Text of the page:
Session Type: Abstract Submissions (ACR)
JIA is not a childhood disease, but a chronic disease that begins in childhood. Long term outcomes that physicians and patients care most about may not be reflected by short term surrogate outcomes. The aim of this study was to identify and characterize the factors that pediatric rheumatologists use to define a successful disease outcome for JIA patients in young adulthood, with the ultimate goal of creating an outcome assessment tool to provide a gold standard for comparing different treatment approaches for JIA.
In depth interviews were conducted with pediatric rheumatologists to generate themes regarding successful treatment, acceptable disease states, and optimal disease management outcomes for young adults with JIA. Interviews were recorded and transcribed then coded via in vivo coding based on grounded theory resulting in mutually exclusive categories. Initial coding was for outcome themes and recoding for outcome descriptions to maintain the depth and meaning of the qualitative data.
13 pediatric rheumatologists from the US were interviewed; 8 were female, there was representation of all census regions and 54% had been practicing for more than 10 years. Coding for outcome theme identified 507 descriptive codes in 65 categories. These codes were regrouped into 14 outcome topics and quantized; chronic arthritis/joint damage, physical/functional, medication, pain/fatigue, expectations, vocation/profession, social/participation, daily life/activities of daily living, health, vision, family, independence, appearance, and mental health. The themes with the most codes were chronic arthritis/joint damage, physical/functional, and medication. The median number of outcome theme codes per physician was 28 with a range of 14 to 55. The outcome theme categories were quantized based on the number of participants who mentioned the category; the categories mentioned by all 13 practitioners were chronic arthritis/joint damage, physical/functional, and expectations followed by medication and pain/fatigue mentioned by 12 practitioners. Recoding for outcome description resulted in 157 codes in 9 mutually exclusive description categories; ability, active disease/remission, feel normal, everything that they want to do, understanding, satisfaction, indistinguishable from peers, and acceptance. The description categories with the most codes were ability and burden/interference. The median number of outcome description codes per physician was 12 with a range of 7 to 18. Ability and burden/interference were mentioned by all 13 physicians.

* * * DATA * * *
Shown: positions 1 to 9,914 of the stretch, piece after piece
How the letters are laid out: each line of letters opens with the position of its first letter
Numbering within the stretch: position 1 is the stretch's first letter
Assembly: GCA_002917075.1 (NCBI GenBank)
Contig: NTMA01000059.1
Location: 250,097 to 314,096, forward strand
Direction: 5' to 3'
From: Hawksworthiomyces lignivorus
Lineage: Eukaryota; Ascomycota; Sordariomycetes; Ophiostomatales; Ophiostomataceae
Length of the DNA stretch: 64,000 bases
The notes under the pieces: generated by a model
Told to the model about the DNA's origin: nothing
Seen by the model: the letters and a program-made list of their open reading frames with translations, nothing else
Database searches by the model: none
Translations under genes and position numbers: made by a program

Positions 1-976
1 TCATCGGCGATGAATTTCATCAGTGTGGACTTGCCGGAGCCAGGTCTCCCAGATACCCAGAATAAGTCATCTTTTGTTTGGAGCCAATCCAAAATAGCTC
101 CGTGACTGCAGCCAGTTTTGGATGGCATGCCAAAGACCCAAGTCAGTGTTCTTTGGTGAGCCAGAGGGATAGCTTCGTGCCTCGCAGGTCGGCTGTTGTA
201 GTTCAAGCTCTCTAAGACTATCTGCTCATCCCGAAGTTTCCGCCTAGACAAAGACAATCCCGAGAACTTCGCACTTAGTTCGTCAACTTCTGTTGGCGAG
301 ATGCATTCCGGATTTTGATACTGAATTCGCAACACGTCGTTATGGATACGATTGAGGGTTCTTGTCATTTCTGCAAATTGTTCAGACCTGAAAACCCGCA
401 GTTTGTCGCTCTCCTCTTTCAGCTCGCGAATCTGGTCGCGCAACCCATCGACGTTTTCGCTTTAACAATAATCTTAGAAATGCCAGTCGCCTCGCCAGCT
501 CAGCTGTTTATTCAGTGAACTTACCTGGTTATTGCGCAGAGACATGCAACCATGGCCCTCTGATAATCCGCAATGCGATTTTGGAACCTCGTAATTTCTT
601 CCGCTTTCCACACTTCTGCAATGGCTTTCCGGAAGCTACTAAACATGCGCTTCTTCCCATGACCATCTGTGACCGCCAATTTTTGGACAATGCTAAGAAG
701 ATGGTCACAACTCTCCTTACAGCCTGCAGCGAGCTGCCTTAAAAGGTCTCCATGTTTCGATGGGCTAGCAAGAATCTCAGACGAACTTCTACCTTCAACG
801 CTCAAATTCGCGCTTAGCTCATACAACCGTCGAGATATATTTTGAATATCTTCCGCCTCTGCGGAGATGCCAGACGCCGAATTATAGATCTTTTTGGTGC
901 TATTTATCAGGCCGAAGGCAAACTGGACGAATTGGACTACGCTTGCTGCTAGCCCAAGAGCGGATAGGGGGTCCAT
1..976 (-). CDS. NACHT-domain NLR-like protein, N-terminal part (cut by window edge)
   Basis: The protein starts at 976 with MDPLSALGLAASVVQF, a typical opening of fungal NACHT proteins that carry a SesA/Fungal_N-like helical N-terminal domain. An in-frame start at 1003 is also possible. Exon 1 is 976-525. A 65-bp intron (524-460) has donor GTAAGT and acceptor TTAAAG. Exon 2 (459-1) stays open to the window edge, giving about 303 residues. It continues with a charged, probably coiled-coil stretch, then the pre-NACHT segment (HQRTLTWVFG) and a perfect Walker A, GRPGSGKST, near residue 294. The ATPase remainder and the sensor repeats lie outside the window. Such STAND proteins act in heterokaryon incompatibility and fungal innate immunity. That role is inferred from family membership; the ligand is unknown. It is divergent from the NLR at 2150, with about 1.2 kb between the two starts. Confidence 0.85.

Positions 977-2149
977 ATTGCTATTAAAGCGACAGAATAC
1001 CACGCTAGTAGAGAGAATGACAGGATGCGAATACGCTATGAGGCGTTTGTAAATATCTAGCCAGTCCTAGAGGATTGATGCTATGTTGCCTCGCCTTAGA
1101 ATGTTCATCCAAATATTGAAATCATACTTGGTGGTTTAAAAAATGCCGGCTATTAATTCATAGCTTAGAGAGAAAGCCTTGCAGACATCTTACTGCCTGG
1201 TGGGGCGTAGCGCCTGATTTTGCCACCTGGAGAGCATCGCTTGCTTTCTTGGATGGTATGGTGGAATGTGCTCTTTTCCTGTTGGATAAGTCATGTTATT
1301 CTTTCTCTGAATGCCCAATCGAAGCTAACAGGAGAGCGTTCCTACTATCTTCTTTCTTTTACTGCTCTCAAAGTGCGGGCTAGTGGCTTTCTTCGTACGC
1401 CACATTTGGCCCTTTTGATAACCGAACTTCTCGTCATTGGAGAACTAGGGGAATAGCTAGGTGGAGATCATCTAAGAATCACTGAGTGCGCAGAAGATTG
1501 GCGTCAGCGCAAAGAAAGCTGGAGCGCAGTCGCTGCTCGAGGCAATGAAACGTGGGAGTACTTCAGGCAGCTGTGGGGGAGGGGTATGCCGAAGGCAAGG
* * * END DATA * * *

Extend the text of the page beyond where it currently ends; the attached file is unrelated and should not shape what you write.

This study begins to characterize the factors that pediatric rheumatologists use to define a successful disease outcome for JIA in young adulthood. Physicians prioritized physical outcomes, function and medication adverse effects in the definition of successful JIA management. Further studies are needed to characterize the factors that the patients prioritize. With additional studies, the definition of a gold standard based on physician and patient input will enable patients to be better informed about their treatment options and expected future outcomes.
M. L. Mannion,
G. McGwin Jr.,
K. G. Saag,
Novartis Pharmaceutical Corporation,
Genentech and Biogen IDEC Inc.,
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ACR Meeting Abstracts - https://acrabstracts.org/abstract/qualitative-assessment-of-important-long-term-outcomes-in-juvenile-idiopathic-arthritis/